In the 1890’s was a very popular type in England for cruising in some of their delightful waters… The name “canoe-yawl” simply means a boat with a sharp stern that is larger than the usual sailing canoe… The term, in it’s day, had nothing to do with the rigs these pretty vessels used, for among them were sloops, ketches, yawls, luggers, and cat yawls…. Of course, many yawl boats had no rig at all.

L. Francis Herreshoff
Sensible Cruising Designs

Okay, so that clears things up, right? :)

The Trudeau Rozinante


We are taking the concept of romance in a slightly different direction from what LFH, lifelong bachelor that he was, probably had in mind. We’ve conceived the Trudeau Rozinante as a couple’s cruising boat. Leave casual friends and family ashore – Rozinante’s 30 prims limits those aboard to captain and his/her/it’s first mate.  You will find no less than 5 couples cuddle animation sets built-in (this graphic shows where to sit). Other single sit passenger locations are the berth and the mizzen mast.

If you and your mate want to take an extended cruise, say to seek out that mythical passage north of Nautilus, Rozinante will keep you snug once you find your overnight anchorage. Her simple yet spacious cabin – fully equipped with double berth, settee and galley – is unprecedented in a boat that doesn’t need to be worn.  Did you say galley??? True – avatars don’t need to eat, but is not SL the perfect setting for all kinds of LFH-style adventures, seven-eights of which take place in the mind?

And for the times when you want to feel juices of a more competitive nature flowing, have your partner “sit” on the floorboards (trust us, this is for competition!). That’s the position where the crewperson becomes “moveable ballast”, shifting their weight from side to side (using the L-R arrow keys), keeping Rozinante as upright as possible, coaxing out the last bit of performance from her.

The Stuff

We won’t list all the features. If you are reading this, you likely know and love (or hate) them well by now. We will say Rozinante follows our Columbia concept of riding on the complete boat (30 prims) and then optionally filling in the rest of the details by wearing the rigging attachment  (42 prims).

Customization? Yes! the hull (1.9MB), name (277KB) and sail (386KB) templates are all here (the name template is little tricky as the portside text has to be flipped and reversed, but you’ll figure it out!).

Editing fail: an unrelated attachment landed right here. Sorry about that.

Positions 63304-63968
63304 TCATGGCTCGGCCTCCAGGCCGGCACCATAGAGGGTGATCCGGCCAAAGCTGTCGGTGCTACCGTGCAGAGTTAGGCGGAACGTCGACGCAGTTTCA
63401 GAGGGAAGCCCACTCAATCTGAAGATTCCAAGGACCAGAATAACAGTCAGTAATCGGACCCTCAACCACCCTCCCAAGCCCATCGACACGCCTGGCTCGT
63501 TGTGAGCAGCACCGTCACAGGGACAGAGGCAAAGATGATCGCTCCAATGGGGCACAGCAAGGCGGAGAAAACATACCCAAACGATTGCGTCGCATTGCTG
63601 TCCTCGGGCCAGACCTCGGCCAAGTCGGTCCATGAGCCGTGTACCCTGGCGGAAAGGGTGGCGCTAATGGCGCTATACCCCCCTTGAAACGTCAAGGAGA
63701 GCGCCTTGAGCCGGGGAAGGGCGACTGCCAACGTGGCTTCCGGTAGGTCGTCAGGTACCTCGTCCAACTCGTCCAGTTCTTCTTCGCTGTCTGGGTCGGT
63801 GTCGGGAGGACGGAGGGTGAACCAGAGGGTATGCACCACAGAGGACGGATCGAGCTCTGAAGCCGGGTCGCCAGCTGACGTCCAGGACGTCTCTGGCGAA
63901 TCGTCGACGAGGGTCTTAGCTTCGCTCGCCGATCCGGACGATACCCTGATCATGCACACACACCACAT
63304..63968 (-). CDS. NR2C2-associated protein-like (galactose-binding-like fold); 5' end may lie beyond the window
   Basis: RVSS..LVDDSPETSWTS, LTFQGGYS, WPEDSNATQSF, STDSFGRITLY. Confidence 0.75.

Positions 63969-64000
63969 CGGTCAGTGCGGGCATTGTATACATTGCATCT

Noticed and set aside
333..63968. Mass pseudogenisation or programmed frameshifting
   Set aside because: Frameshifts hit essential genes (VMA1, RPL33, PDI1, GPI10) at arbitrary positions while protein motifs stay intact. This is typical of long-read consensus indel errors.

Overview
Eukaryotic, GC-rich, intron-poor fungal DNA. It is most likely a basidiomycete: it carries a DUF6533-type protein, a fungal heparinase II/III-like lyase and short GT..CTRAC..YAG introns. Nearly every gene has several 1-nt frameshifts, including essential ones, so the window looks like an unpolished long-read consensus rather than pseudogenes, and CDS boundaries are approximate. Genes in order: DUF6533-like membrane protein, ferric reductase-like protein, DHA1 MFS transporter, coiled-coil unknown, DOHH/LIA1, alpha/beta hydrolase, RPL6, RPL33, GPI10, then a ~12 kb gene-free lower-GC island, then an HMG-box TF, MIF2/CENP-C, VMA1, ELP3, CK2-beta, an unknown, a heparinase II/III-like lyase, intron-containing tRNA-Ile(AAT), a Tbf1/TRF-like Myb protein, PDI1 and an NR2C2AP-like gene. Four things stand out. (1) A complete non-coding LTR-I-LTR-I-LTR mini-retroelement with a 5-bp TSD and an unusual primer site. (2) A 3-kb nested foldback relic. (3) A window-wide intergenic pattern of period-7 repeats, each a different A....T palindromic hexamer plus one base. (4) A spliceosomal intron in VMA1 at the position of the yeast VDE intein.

Rez Rozinante over the hard and she comes down on her boatyard cradle. And just because this is SL don’t think you are off the hook. After all, Rozinante is a wooden boat. So “sit” on the cradle, wear the offered paintbrush and that can of Interlux and get to work!

Dimensions  – a little bigger (but then isn’t everything in SL?) than the RL Rozinante:

30 prims (carries skipper and first mate), 49ft LOA, 9.8ft beam, 6ft draft
details – 42 prims
cradle – 44 prims

Come take a look at her at Trudeau Classic Sailing Yachts and kindle a new romance of your own and, in LFH words, “remember that a thing of beauty is a joy forever.”

The Gem Of The Ocean

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Columbia1

Defender, our boat inspired by the 1895 America’s Cup racer, has been a Trudeau staple since our earliest days. Our original Defender was voted “Best Overall” at the 2006 SLSA Boat Show. “Defender Liveaboard” was our first boat with a (somewhat) usable cabin, Defender II our first high-prim high-detail two piece vehicle/attachment boat. Historically, Defender is our all-time most popular boat.

Long live Defender!

That’s why we are killing her off ;) The first life Defender, with her bronze plating below the waterline and weight-saving aluminum above, lasted scarcely longer than the Trudeau version before galvanic corrosion sent her to the scrapheap. Designer NG Herreshoff was unfazed, remarking that she was a success in the task she was built for. And she was – the America’s Cup winner in 1895 and trial horse for the contender 4 years later.

The Defender After “Defender”

We shift our attention that contender, the successor to Defender – the yacht Columbia. Commissioned by a syndicate of Gilded Age moneybags from the New York Yacht Club and launched in 1899, Columbia, also from the Herreshoff board and yard (he would design and build an unprecedented 6 consecutive America’s Cup champions), was considered an evolutionary improvement to Defender – built to the same design rules but with deeper keel, more ballast, more sail area. Not to mention more electrolytically compatible structural materials. Columbia beat the British challenger, Shamrock, in all three America’s Cup races in 1899 and and again against Shamrock II in 1901, making her the first two time cup defender. And a 6-0 undefeated one at that.

If you think the first life 1930s J-Class was a big boat, it wouldn’t hold a candle to the earlier generation “90 footers” – Defender, Columbia, and Columbia’s succesor Reliance. Built to the waterline length and sail area rules of the day, these boats were enormous! 90ft LWL, 135ft LOA, 20ft draft, 12-16,000 sq ft sail area. Imagine gybing a mainsail on a 115ft boom. This is the inspiration for our latest.

The Trudeau Columbia

Trudeau Columbia Trudeau Columbia